Mr. Kilgore. I think it would be a somewhat different matter. I think clearly no one would want to interfere with his authority to release water from Amistad for recapture at Falcon in accordance with whatever his orderly procedures are. I am not sure that would be the effect of the amendment.

Mr. Fascell. You are concerned about restrictions on the mandatory delivery of water?

Mr. Kilgore. When so requested by the State.

Mr. Fascell. Let's find out.

Colonel Hewitt. I would like to amend my statement to a slight extent.

During flood periods naturally, for the protection of the dam, additional releases have to be made which cannot be used for agriculture, but to safeguard the community and to protect against loss of life and property we have to make these releases which are not requested by the people in the valley.

I think they have confidence enough in our Commission so that they feel that our method of operation along those lines is satisfactory.

Mr. Kilgore. That is certainly true, Mr. Chairman.

I think there has never been any question raised with respect to the authority of the Commission to release those waters.

Mr. Fascell. Colonel, how about this question of whether or not you have discretionary authority to withdraw or withhold if a request is made?

Colonel Hewitt. That has never been done.

Mr. Fascell. Do you have the authority?

Colonel Hewitt. I don't consider we do if we have the water available.

Mr. Fascell. You must deliver on demand if you have water available?

Colonel Hewitt. Yes.

Mr. Selden. Does this amendment provide you that authority?

Colonel Hewitt. I would think that was the intent of the amendment. However, as I stated before, we have never had any difficulty along those lines and I don't anticipate any in the future.

Mr. Selden. Are there any further questions while Mr. Osborne is available?

Mr. Fascell. Yes. I don't want to ask him particularly, but my native curiosity is aroused as to why you have to provide this authority at all.

Has some question been raised? Is there a matter of technical procedure in operation which is involved here which couldn't arise inother cases? Are we being super-cautious? Why are we doing what we are doing in the way of the suggested amendment? Is it feared that the existing authority leaves discretion in the Commission to refuse delivery upon demand?

Mr. Osborne. I am sorry, I didn't follow that. Our fear is that the section as we originally proposed it ourselves, understand this is the State Department recommendation, was too limiting on the Commissioner in case the demand of the State of Texas for reasons quite beyond anybody's control could not be complied with.

Mr. Fascell. The original amendment was too restrictive and your modification is to expand it?

Mr. Osborne. That is correct.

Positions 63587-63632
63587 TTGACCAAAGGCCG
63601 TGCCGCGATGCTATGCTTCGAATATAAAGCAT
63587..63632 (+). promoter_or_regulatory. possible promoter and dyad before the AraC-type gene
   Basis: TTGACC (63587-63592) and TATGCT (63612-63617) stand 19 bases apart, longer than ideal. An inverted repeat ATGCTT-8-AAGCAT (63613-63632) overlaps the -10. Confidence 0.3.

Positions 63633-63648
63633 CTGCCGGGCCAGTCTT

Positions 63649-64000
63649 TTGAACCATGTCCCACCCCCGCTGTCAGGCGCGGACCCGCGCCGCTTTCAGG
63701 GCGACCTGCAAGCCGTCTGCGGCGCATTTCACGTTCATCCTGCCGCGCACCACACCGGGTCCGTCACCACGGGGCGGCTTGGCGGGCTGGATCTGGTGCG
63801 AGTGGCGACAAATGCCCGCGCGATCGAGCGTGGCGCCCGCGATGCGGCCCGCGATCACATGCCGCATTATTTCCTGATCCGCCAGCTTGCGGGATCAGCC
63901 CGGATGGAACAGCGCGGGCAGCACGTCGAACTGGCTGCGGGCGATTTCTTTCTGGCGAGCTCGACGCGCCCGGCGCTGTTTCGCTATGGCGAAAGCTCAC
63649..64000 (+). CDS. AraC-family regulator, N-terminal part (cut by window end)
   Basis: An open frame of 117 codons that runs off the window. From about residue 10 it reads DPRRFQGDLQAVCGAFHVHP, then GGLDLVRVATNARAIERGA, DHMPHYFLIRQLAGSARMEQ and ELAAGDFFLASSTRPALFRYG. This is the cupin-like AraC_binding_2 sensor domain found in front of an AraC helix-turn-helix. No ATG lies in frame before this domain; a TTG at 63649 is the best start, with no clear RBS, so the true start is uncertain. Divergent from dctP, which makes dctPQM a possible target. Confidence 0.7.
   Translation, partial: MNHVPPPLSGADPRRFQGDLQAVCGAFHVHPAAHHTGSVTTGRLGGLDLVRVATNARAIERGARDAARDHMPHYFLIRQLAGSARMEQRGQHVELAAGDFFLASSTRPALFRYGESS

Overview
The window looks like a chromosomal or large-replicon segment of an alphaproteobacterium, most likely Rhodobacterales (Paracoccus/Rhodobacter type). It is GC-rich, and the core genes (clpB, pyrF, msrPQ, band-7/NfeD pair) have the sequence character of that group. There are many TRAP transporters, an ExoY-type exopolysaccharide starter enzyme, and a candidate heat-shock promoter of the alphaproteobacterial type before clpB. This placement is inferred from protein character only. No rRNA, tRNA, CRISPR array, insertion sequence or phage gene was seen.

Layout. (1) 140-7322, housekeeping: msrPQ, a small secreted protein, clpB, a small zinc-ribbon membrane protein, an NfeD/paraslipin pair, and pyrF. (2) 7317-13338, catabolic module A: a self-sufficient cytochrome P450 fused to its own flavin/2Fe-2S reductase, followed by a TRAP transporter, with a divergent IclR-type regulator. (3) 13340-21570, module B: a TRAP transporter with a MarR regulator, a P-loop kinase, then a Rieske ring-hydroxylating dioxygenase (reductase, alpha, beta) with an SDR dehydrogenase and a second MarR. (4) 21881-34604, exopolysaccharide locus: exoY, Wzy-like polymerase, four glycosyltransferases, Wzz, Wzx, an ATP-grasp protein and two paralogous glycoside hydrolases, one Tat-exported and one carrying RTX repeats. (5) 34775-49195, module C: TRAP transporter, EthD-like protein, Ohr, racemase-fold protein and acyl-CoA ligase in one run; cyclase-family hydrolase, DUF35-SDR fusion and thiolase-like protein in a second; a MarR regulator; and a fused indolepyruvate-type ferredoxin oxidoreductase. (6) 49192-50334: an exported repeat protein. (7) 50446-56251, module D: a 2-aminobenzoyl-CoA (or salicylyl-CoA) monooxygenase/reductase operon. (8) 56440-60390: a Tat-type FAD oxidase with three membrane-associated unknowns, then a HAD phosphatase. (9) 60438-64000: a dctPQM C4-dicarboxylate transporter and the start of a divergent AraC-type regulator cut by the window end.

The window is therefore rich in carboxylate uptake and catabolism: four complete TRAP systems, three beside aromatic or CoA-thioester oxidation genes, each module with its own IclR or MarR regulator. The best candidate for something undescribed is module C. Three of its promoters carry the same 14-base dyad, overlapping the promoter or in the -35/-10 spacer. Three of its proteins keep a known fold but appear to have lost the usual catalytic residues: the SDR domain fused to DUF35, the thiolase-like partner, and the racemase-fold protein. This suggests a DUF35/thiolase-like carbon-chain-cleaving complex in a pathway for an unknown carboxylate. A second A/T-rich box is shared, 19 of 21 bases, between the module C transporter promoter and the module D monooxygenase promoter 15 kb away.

Mr. Fascell. That is interesting.

Now, I have to get back to the need for the original amendment.

Mr. Selden. Can you throw any additional light on that point for Mr. Fascell as well as the other subcommittee members?

Mr. Fascell. Thank you. I hate to feel so naked and alone.

Mr. Osborne. Perhaps I could ask the Commissioner to help me on this one, too. Do you care to comment on that, the original amendment that the Department of State made?

Colonel Hewitt. I don't have a copy of that amendment.

Mr. Fascell. Are we talking about section 3 now?

Mr. Osborne. Yes.

Mr. Fascell. Let's start from the very beginning. Did the Department submit this legislation?

Mr. Selden. The Department recommended the amendment.

Mr. Fascell. I am talking about the whole bill. I thought it was a departmental recommendation in the first instance.

Mr. Fisher. No.

Mr. Selden. H.R. 8080 is Mr. Fisher's original bill, and the committee staff has drawn up a print which has included in it the amendments that have been suggested by the executive branch of Government.

Mr. Fascell. As I read the original section 3, that was a protective clause for existing users, am I correct?

Mr. Fisher. I think that is a fair statement.

Mr. Fascell. Now it is proposed to strike that out. That means the Department doesn't feel you need a protective clause and proposes something else.

Mr. Ktlgore. I wouldn't want to state what the Department's position would be. They are better able to state it. I think their letter indicates that they think such a clause in the bill would perhaps be inoperative because of the treaty provisions. At least it would be out of place. Their letter of transmittal indicates that.

Mr. Selden. Mr. Osborne, is this suggested amendment to section 3 related to section (c) of the Senate understanding which gave their advice and consent to the treaty?

Section (c) reads—

that nothing contained in the treaty or protocol shall be construed as authorizing the Secretary of State of the United States, the Commissioner of the U.S. Section of International Boundary and Water Commission, or the U.S. Section of said Commission, directly or indirectly to alter or control the distribution of water to users within the territorial limits of any of the individual States.

« PreviousContinue »